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NY: The Importance of a Prima Facie Underlying Case

Adamopoulos v. Liotti, 708 N.Y.S.2d 706, (2000)

NY Underlying tort action

Student Contributor: Jason Zemsky

Facts: Plaintiff was injured when she tripped and fell on a stair case at an LIRR station. The plaintiff retained the defendant to represent her in the action, but the defendant failed to timely commence an action on her behalf. The plaintiff then brought an action for legal malpractice against the defendants. The Defendants filed a motion to dismiss, which was denied.

Issue: Did genuine issues of materials facts exist that the plaintiff could have proved to prevail if the defendant had timely commenced an action?

Ruling: Affirmed.

“To state a claim for legal malpractice, the plaintiff must show that the defendants failed to exercise the skill commonly exercised by an ordinary member of the legal community, that such negligence was the proximate cause of damages, and that ‘but for’ such negligence the plaintiff would have prevailed on the underlying action.”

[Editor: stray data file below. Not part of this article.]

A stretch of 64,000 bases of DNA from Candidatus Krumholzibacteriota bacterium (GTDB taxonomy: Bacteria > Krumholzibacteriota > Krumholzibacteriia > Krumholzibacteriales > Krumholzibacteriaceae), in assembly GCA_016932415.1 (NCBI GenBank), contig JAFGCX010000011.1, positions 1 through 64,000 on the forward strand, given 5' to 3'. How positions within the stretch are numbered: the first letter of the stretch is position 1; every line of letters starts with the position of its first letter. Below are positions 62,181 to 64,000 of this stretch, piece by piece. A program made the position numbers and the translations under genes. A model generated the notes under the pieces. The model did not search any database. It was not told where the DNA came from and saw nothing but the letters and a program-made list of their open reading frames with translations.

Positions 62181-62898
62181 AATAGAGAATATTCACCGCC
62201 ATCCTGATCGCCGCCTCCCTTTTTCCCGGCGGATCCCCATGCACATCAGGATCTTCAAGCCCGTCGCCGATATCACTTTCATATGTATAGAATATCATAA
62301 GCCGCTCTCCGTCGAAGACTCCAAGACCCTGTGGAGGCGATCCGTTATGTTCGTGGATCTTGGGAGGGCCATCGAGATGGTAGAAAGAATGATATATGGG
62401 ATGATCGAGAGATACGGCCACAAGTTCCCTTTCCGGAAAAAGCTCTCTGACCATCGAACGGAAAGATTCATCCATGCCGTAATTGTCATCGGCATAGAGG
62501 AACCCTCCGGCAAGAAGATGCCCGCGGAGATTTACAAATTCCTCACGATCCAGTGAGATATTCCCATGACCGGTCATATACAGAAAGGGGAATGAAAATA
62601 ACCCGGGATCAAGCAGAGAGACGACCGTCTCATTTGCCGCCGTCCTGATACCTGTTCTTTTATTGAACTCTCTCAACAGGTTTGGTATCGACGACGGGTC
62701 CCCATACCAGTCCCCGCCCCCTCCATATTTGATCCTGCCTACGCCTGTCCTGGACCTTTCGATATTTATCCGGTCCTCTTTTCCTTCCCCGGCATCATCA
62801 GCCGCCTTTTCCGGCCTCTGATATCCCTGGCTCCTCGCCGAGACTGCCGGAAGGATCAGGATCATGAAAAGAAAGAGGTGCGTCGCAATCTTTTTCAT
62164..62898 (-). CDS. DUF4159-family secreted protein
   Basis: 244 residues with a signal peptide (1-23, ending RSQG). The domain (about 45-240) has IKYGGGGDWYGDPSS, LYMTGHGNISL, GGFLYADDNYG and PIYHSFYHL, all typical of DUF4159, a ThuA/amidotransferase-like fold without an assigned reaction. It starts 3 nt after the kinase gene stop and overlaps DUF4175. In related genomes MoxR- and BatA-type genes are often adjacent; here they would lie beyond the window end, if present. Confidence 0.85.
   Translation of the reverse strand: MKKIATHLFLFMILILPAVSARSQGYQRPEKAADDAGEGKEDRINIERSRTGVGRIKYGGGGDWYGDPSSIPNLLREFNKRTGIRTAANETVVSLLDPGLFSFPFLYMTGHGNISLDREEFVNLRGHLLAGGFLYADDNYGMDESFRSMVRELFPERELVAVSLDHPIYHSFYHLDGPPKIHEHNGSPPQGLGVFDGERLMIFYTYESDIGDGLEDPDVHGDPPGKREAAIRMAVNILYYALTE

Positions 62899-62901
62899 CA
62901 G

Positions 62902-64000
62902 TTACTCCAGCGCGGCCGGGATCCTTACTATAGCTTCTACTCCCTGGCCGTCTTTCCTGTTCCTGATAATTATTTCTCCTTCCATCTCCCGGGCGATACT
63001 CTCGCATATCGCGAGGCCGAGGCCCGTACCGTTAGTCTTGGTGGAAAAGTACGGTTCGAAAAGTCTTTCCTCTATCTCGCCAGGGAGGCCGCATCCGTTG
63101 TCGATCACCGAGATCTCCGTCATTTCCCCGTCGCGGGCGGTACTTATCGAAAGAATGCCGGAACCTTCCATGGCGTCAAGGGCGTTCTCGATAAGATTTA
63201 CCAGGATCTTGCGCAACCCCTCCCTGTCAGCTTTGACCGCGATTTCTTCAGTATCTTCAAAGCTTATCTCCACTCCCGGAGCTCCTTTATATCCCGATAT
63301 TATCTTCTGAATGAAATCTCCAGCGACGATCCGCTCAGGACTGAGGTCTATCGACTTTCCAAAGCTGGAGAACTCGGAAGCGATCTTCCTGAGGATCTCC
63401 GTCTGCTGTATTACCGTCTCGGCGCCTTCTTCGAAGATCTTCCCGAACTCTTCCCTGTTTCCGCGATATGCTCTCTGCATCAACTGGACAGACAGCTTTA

Contrary to the defendants’ contention, it cannot be concluded as a matter of law that the defect in the staircase was of such a trivial nature that it could not have given rise to a legal liability on the part of the LIRR. There is an issue as to whether or not the plaintiff would have prevailed against the LIRR had the defendants filed a timely action.  

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Posted in: New York